Zack & Nick's Culture Cast

Digesting the lowest rung of pop culture so you don't have to!

Getting back to my roots: I saw Summer Wars

Even though I’ve attended Anime Central in Rosemont, IL for the past eight years, I really wouldn’t consider myself an anime fan. There are a few things I genuinely love, a few I really like, and about a million I downright loathe. I find anime to be by and large a pretty horrible entity. For every Megazone 23 or Patlabor, there are a boatload of awful things like Strike Witches or Wedding Peach. I don’t really consider myself an anime fan, and I wouldn’t even want to admit to being one in public, lest I find myself ripe for a public shaming.

Having said that, there are aspects of anime that can be very cool and have even been influential in American pop culture, and I tend to love these kinds of things. Feature length films like Ghost in the Shell and the aforementioned Megazone 23 have been highly influential in American movie blockbusters. Look no further than the Matrix trilogy for proof of that. It’s pretty clear that the works of the late Satoshi Kon held influence over filmmaker Darren Aronofsky (especially apparent in 2010’s Black Swan). Even though I’m not a fan, it’s obvious that Firefly was considerably influenced by Japanese works like Cowboy Bebop and Outlaw Star. In short, I like influential, mature anime deeply and I’d like to see more of it.

I attended Anime Central (shortened as ACEN) just last weekend, and I ended up going to a screening of the 2009 animated film Summer Wars. Directed by Mamoru Hosada (who cut his teeth working for Hayao Miyazaki), Summer Wars is just the kind of anime property that interests me. Incorporating everything from video games to social networking to extended family to summer vacation to high school baseball, Summer Wars is the story of Kenji Koiso, a rather unassuming high school student who is invited to spend summer vacation with popular girl Natsuki Shinohara and her extended family. Upon arrival, Kenji finds out he’ll be playing the role of Natsuki’s boyfriend, which catches him completely off-guard. Hi-jinks ensue, but not of the variety you might initially think of.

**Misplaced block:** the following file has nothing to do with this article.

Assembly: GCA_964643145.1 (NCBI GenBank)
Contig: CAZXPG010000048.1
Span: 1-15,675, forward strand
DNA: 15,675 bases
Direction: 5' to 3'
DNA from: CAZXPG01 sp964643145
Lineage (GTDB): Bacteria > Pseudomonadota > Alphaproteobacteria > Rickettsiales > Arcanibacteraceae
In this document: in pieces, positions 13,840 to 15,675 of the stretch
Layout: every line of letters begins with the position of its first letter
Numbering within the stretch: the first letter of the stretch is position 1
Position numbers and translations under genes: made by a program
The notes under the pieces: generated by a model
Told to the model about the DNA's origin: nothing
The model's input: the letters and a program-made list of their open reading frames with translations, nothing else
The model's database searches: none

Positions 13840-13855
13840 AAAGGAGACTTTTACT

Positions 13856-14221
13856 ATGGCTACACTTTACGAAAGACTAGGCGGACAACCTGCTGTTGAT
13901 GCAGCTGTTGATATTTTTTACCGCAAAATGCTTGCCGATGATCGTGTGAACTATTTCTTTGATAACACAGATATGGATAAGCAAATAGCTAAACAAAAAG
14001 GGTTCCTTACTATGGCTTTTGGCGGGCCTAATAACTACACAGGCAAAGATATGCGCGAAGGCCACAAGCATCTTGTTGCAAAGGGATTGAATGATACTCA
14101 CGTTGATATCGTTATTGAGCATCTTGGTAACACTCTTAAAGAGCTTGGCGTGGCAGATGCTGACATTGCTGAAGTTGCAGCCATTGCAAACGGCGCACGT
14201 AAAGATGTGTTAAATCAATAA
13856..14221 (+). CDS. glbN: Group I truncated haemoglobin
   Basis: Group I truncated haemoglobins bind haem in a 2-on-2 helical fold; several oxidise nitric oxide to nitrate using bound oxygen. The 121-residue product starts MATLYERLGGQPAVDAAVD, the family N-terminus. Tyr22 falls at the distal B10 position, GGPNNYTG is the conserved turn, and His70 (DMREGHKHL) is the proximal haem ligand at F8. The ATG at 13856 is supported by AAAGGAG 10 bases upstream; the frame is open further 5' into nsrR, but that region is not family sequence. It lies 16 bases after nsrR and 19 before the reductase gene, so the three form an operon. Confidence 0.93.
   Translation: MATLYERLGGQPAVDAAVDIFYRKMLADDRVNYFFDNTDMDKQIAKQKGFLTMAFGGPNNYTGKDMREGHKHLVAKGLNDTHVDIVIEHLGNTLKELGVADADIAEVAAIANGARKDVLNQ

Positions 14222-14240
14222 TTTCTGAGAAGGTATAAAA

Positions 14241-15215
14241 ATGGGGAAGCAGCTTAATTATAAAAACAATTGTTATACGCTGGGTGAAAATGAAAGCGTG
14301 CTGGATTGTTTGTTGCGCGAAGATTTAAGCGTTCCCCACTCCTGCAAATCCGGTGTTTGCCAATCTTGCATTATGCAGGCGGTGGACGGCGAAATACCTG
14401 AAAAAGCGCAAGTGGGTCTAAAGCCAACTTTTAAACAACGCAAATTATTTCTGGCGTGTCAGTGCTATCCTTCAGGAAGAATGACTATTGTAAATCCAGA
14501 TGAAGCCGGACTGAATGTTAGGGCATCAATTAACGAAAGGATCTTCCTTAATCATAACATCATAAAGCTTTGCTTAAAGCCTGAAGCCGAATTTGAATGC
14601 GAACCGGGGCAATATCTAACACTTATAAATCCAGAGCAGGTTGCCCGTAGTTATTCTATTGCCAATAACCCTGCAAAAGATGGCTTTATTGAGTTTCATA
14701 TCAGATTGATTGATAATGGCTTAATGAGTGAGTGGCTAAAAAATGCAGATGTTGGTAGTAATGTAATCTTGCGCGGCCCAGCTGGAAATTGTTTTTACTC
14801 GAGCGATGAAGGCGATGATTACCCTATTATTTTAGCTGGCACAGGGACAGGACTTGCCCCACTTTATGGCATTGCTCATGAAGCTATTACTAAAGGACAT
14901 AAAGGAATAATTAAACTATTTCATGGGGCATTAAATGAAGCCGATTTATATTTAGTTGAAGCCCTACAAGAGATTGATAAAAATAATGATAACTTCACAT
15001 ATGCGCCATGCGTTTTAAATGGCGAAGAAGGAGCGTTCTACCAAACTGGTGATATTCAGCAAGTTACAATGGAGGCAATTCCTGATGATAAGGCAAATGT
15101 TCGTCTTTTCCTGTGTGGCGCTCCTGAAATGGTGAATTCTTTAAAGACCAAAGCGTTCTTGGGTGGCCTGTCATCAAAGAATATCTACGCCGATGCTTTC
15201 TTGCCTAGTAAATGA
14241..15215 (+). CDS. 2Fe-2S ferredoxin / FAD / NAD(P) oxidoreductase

Kenji is a brilliant young math student, nearly gaining a spot on the Japanese Math Olympics team. He has great skill in solving complicated algorithms and seems to understand computers and computer programming skills. He works part time for social networking website OZ, a Facebook-like entity that people basically use in all facets of their life. City water, power, traffic lights, etc are all controlled by users on the OZ network. When Kenji receives a mysterious math problem in an email, he never imagines solving it would set off a chain reaction that would bring down OZ, plunge Japan into chaos, and maybe even threaten to crash a rogue satellite in space. It’s now up to Kenji, as well as Natsuki and her extended family (including OZ videogamer and Natsuki’s cousin Kazuma, among other interesting characters) to put a stop to this rogue program in the system and cease the spread of social upheaval and chaos.